The score was 75-75, and there was no time left on the clock when Steve Malovic of San Diego State stepped to the foul line at San Francisco. Despite the pressure, Malovic felt confident about making the shots because he has been undergoing hypnotism to enforce positive thinking. Of the doctor who hypnotizes him, Malovic says, "He makes you think the ball through the air and into the hoop." Into the hoop was exactly where Malovic's two free throws went as he finished with 23 points, and the Aztecs with a stunning win.
Bill Cartwright, who had scored 28 points and grabbed 21 rebounds against San Diego State, then helped stop USF's losing streak—the Dons had ended the previous week with a loss to Nevada-Las Vegas by pouring in 22 points in the second half of an 87-77 victory over Stanford. The Cardinals were kept in contention by freshman whiz Brian Welch, who canned 14 of 18 field-goal attempts. In the Dons' third outing of the week, Cartwright had 28 points and 22 rebounds as USF swamped Sacramento State 78-59.
Like San Francisco, USC needed a strong second half to overcome Stanford. The Trojans, down 28-24 at halftime, prevailed 57-55 when Dean Jones sank two free throws with 10 seconds left.
Albert King's sprained knee early in a game at Nevada-Las Vegas was only the start of Maryland's woes. While King nursed his injury on the bench, the Rebels hounded the Terps into 30 turnovers, got 10-for-14 shooting and 25 points from Flintie Ray Williams—and went on to win 94-88.
Maryland's women, ranked No. 2 nationally, also lost to Vegas, 77-70. The Lady Rebels, the youngest and only unranked squad in the four-team Las Vegas Tournament of Champions, were led to the title by Teresa Willis, who scored 23 points.
Long Beach State, unbeaten in four games, got 28 points from Rickey Williams while trimming Loyola 74-65 and 17 more from him in downing Weber State 69-67.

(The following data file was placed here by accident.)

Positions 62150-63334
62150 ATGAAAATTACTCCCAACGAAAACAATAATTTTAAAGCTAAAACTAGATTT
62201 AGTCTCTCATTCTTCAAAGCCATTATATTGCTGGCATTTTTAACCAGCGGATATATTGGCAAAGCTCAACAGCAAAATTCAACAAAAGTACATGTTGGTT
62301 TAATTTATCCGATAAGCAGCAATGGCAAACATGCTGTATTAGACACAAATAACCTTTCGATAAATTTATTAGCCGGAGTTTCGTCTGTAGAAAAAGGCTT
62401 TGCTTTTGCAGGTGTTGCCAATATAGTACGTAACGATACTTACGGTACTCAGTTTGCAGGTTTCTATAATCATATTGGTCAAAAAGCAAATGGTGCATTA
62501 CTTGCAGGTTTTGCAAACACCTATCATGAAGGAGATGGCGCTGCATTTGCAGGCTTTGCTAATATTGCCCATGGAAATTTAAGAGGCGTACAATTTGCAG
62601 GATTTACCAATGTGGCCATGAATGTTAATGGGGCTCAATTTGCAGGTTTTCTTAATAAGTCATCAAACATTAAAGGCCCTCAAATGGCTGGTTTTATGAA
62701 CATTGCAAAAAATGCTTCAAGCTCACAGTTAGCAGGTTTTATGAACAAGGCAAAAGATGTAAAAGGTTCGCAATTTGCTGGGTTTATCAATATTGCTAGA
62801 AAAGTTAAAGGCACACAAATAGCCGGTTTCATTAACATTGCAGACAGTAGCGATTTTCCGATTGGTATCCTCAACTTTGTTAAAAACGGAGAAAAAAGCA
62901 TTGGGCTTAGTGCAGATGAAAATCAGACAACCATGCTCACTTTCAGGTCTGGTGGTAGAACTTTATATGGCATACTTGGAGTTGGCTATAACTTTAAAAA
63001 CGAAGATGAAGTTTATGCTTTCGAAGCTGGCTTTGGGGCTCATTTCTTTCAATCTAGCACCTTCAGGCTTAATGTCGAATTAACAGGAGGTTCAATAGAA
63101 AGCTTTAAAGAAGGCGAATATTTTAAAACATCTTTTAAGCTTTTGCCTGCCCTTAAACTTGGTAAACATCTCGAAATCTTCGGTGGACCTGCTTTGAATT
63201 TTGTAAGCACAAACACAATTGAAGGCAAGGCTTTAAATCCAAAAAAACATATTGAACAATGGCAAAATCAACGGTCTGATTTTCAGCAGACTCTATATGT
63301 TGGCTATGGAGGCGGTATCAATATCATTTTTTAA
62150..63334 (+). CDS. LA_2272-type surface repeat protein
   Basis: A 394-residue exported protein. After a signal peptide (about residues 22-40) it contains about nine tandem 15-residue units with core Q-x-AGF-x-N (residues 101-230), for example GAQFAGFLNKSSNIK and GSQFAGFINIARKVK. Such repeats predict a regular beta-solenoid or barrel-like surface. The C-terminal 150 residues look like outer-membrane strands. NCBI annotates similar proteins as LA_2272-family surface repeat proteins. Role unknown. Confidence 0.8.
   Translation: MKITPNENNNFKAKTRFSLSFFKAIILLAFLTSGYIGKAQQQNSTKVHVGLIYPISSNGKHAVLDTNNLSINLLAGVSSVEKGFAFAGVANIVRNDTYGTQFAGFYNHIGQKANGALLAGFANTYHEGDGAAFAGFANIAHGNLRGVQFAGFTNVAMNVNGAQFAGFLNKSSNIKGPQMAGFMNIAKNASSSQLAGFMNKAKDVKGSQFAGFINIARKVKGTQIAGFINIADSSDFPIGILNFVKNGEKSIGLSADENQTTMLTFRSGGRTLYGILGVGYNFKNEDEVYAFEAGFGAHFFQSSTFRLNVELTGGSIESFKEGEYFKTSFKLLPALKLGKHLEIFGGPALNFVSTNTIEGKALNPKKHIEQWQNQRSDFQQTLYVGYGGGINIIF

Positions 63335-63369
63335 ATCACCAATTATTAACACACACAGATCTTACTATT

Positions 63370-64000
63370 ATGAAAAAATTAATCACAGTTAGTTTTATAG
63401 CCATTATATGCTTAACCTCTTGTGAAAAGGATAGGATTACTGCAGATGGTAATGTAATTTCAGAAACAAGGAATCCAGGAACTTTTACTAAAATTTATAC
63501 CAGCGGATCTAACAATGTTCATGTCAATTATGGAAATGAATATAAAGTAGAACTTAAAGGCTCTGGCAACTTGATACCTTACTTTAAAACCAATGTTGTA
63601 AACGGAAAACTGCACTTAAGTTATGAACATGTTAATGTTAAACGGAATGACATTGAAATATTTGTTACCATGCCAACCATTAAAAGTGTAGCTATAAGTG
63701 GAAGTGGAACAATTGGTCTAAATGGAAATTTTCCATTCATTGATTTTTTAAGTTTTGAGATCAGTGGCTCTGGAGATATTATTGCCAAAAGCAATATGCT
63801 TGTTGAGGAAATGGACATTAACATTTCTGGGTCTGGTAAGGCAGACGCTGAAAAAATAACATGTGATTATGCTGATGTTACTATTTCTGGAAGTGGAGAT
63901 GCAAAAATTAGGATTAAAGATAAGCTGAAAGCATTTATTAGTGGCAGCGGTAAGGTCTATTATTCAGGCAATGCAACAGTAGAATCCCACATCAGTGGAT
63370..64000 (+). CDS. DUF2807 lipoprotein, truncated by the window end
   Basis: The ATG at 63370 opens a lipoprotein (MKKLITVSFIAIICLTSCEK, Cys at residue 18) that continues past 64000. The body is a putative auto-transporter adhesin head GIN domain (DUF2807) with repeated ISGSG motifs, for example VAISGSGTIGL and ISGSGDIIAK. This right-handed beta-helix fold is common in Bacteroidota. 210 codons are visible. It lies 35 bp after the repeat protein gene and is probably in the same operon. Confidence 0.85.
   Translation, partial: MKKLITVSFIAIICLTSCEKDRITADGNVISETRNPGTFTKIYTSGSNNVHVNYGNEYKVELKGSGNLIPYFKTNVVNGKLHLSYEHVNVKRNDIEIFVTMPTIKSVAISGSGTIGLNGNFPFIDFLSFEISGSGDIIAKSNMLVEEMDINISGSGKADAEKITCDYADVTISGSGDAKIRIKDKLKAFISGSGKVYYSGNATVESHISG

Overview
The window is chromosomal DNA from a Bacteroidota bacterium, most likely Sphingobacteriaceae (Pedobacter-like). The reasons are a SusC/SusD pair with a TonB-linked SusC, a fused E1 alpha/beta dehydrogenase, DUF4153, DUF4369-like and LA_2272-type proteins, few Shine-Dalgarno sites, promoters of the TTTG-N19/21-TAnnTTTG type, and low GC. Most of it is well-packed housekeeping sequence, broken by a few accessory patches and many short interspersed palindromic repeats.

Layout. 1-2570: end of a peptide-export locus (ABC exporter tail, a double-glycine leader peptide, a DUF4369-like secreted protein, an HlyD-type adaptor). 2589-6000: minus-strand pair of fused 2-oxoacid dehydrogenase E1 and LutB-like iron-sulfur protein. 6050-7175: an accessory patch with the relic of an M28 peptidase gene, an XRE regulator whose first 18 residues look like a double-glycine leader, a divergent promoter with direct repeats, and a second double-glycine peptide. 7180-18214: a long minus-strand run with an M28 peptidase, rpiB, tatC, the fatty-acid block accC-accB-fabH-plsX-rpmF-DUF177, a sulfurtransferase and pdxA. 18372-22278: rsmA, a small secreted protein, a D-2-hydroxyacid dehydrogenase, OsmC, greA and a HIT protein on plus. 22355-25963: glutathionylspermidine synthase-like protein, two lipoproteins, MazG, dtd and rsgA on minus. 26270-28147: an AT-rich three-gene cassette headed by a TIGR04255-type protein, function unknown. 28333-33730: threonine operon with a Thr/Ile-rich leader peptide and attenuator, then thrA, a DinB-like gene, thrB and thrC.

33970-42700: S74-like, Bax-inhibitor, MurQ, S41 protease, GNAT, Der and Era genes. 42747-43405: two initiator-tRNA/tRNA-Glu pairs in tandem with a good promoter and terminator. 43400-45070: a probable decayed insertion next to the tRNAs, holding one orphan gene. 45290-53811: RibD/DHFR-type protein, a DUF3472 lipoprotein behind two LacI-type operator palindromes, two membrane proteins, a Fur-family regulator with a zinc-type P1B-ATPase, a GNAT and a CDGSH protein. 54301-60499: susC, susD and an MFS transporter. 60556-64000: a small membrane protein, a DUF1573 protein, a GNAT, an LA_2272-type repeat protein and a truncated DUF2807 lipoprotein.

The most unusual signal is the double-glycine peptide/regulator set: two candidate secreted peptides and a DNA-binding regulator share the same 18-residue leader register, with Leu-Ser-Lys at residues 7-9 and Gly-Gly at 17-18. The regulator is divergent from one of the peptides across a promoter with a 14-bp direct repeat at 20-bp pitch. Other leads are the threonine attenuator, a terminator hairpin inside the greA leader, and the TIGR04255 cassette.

1. UCLA (3-1)
2. USC (3-0)
3. NEVADA- LAS VEGAS (4-0)
Throughout the game at Kentucky, Darnell Valentine of Kansas dazzled the Wildcats with his ball handling, quickness and 27 points. But when it was over, Valentine shuffled off the court and clasped his hands on his head as if to say, "What was I thinking of?"
The Jayhawks led by a seemingly safe six points with 31 seconds left in overtime when Kentucky's Dwight Anderson scored from underneath, and then sank two foul shots to make it 66-64. Kansas Coach Ted Owens called time with 10 seconds to go and told his players it was their last time-out. On the ensuing Jayhawk inbounds play, Anderson deflected the ball away, retrieved it and passed to Kyle Macy, who swished a jumper with three seconds remaining to tie the score. Reacting instinctively, Valentine and several other Jayhawks called for a time-out, but because Kansas had none left, a technical foul was assessed. Macy went to the foul line and sank a free throw for the 67-66 Kentucky victory that led to Valentine's forlorn exit. For the undefeated 'Cats, who also beat West Texas State 121-67, it was their third win in what is supposed to be a rebuilding year.